market research is being transformed and disrupted by new technology and how
Google is participating in this transformation.
IIR: How is
technology disrupting and transforming market research?
Joris: I believe
the biggest disrupting factor in market research is the emergence of behavioral
data. In performance marketing organizations you can already see people do a
lot less market research because they rely on real-time optimization and A/B
testing. This doesn’t mean the skills of market research companies are not
useful to the type of questions these companies have. I believe research
agencies can add a lot of value there like they do for instance in brand
building organizations.
Attribution modeling on consumer journey data is for
instance something a lot of performance marketing companies struggle with.
Research companies can be of help if they learn to work with the big consumer
journey databases of their clients and if they can embed analysis outcomes in
the real-time decision making tools that performance marketers use. Also,
behavioral data is very good at delivering the ‘what’, but not so good in
delivering the ‘why’. Questionnaire research and qualitative research can often
add a layer of insight to A/B experiments and other behavioral insights. Again
the art is embedding these insights in the real-time decision making tools
rather than presenting findings to facilitate a one off decision.
IIR: How is
Google specifically disrupting market research?
Joris: Google
analytics in combination with full stack solutions like those of Doubleclick
are likely to have most impact on the role of market research. The biggest
limitation of behavioral data currently is the fact that it is shattered all
over the place. Full stack solutions allow clients to bring data from many
sources together in one system so they provide deeper insight in consumer
journey and consumer behavior. The biggest opportunity here would be to help
clients with that integration of data sources, help them create a structure of
analysis and dashboarding to get the most useful insights out of these complex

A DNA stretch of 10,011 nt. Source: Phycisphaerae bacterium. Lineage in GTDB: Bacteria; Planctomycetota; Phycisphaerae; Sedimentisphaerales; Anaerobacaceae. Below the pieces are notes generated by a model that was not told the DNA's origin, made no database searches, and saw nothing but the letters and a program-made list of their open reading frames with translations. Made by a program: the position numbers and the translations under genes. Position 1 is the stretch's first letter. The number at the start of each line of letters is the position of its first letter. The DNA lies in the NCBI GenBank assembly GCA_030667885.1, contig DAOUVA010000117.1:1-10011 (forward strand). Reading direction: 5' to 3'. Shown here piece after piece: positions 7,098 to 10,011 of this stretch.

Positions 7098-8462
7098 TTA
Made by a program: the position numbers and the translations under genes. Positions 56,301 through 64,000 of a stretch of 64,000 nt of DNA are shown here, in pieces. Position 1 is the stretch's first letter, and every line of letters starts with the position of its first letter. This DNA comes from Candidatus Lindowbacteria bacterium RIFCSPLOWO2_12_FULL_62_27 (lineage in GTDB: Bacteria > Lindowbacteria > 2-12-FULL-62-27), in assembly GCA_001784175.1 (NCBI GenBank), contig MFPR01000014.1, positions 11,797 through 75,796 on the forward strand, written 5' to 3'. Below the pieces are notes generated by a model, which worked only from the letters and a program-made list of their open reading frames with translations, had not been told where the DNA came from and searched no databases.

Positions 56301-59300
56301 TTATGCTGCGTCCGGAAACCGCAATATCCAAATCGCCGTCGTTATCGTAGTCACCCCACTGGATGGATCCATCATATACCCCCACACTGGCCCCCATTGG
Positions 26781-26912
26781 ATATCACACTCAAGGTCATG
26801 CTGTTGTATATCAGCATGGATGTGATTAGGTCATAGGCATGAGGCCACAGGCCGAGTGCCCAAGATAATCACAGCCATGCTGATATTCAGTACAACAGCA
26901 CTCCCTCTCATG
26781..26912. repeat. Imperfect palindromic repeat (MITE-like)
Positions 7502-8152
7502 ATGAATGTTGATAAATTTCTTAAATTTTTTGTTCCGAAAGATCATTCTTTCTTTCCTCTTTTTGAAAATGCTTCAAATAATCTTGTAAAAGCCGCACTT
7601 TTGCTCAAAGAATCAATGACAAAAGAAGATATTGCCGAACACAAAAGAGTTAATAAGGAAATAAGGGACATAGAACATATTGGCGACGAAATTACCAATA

databases and finally add deeper layer of insight based on traditional research
methods that can be utilized in the real-time interpretation of the behavioral
data.

IIR: How do you
sort through the current technology trends to uncover what will eventually
change how you do business?
Joris: The
reality is that the technical capabilities to support what you could call the
‘strategy of the future’ are already here now. So the main thing you need to do
is look at the separate technical capabilities and put them together in one
strategic puzzle and then estimate the sum of that puzzle. Full stack solutions
for instance are already here and have most of the capabilities you need to
bring the right advertising message to the right person across the full
consumer journey. Despite that, most companies still use full stack solutions
to get better CPA’s at the end of the funnel, or they use them to run big bulk
deals at the earliest stage of the funnel. Strategies do not yet guide
consumers from awareness towards purchase and loyalty step by step.  Full stack solutions are also already starting
to embed algorithms for data driven attribution modeling. Very few clients
however have successfully integrated their available data sources in the
system, so they can start running meaningful calculations on the data.
Also, you can only gather behavioral data across the full
consumer journey if you have meaningful content across the full consumer
journey. You can only track behavior if people interact with your own online
domains. You can’t for instance track interactions with the website or
advertising of a competitor or a comparison site that is not your own (you can
in a research panel, but not in your own real-time tracking systems). If you
focus your marketing efforts completely around the last stage of the purchase
process, that is the first moment people arrive at your domains and start